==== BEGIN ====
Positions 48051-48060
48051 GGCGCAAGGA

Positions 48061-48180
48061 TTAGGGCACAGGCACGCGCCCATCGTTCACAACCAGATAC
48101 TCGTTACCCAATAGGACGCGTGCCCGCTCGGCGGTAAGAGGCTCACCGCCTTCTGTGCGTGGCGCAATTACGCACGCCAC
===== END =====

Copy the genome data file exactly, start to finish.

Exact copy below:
Positions 48051-48060
48051 GGCGCAAGGA

Positions 48061-48180
48061 TTAGGGCACAGGCACGCGCCCATCGTTCACAACCAGATAC
48101 TCGTTACCCAATAGGACGCGTGCCCGCTCGGCGGTAAGAGGCTCACCGCCTTCTGTGCGTGGCGCAATTACGCACGCCAC